Drs. E. Tom Thorne and Elizabeth Beth Williams

Inducted into the Hall of Fame in 2005

Beth Williams earned her D.V.M. at Purdue University in 1977. While working on her Ph. D. in veterinary pathology at Colorado State University, Beth earned fame for providing the first scientific description of chronic wasting disease and cont in ued to be a leading expert on CWD throughout her career.  She was involved in many wildlife organizations and was frequently recognized for her accomplishments. She served on United Nations, National Academy of Scie nce and the National Institutes of local committees concerned with animal health issues. During her career, Beth worked on diseases affecting a host of wildlife species in the West.

In 1980, Beth married Tom Thorne, and in 198 2, she joined the Department of Veterinary Sciences at the University of Wyoming, beginning one of the most productive husband-and-wife collaborations in the history of American conservation.

Tom Thorne earned a bachelor's degree in zoology and D.V.M. at Oklahoma State University. In 1968, he started work as a wildlife veterinarian with the Wyoming Game and Fish Department, where he researched  brucellosis in elk and bison, a disease that threatened the economy and ecological integrity of western Wyoming. As a  prominent expert on brucellosis, tuberculosis, chronic wasting disease and many other wildlife health issues, he worked on diseases in most of Wyoming's big game animals and edited and co-wrote Diseases of Wildlife in Wyoming, one of the indispensable texts for wildlife veterinarians in the West. Tom was respected internationally, was a sought after speaker and received numerous awards. He was also deeply involved with a variety of wildlife organizations.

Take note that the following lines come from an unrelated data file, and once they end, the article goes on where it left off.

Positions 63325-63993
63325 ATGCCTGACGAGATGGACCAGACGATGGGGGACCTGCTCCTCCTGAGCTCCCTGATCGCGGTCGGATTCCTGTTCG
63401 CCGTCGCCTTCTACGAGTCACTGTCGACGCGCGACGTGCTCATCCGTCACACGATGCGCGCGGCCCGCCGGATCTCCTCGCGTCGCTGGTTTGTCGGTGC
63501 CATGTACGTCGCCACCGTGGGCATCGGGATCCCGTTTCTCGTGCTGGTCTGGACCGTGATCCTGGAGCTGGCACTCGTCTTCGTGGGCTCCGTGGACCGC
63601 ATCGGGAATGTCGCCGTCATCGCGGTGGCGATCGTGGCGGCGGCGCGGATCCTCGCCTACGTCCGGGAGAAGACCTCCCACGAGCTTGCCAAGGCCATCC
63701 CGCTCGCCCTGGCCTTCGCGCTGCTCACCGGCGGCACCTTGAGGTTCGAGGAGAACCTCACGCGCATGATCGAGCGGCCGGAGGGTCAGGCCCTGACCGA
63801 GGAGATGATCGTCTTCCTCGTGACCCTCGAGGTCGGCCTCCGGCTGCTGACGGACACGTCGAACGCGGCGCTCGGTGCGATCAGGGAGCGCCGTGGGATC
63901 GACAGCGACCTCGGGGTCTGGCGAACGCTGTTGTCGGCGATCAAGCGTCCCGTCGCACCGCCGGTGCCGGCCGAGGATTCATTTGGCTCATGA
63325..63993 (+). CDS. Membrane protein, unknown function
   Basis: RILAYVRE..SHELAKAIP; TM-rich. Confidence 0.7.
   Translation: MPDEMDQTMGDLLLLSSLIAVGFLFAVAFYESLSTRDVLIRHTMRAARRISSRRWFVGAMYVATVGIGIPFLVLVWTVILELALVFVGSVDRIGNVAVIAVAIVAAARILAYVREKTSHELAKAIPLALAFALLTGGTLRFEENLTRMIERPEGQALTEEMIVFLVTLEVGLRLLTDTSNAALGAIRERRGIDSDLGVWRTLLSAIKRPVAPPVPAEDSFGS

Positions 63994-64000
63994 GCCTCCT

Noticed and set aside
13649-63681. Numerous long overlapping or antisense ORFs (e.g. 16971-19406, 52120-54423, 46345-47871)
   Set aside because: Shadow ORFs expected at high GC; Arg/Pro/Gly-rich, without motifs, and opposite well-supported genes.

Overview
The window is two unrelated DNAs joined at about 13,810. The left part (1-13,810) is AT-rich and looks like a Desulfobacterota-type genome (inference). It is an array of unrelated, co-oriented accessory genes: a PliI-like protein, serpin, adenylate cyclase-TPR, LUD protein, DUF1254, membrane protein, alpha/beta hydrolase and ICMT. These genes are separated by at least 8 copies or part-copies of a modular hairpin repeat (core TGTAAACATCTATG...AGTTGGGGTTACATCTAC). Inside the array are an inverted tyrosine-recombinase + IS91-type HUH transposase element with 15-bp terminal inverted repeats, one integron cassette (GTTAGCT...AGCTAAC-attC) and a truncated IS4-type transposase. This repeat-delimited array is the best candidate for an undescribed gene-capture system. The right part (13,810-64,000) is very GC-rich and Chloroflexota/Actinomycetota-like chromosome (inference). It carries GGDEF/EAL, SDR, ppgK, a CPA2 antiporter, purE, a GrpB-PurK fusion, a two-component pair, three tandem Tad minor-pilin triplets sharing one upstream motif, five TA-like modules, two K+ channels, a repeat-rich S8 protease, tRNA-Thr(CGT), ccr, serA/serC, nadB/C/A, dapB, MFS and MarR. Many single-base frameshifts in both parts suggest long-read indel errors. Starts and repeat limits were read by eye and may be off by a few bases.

In 1983, Thorne supervised the difficult effort to return black-footed ferrets to the wild and later supervised the captive breeding program that saved the rare Wyoming toad from extinction.

With his wife, Beth, Tom worked tirelessly to solve the problems of disease in game animals and other wildlife. If there was a sick animal anywhere in the Rocky Mountain West, the chances were good that Tom and Beth we're trying to make it well. -Chris Madson

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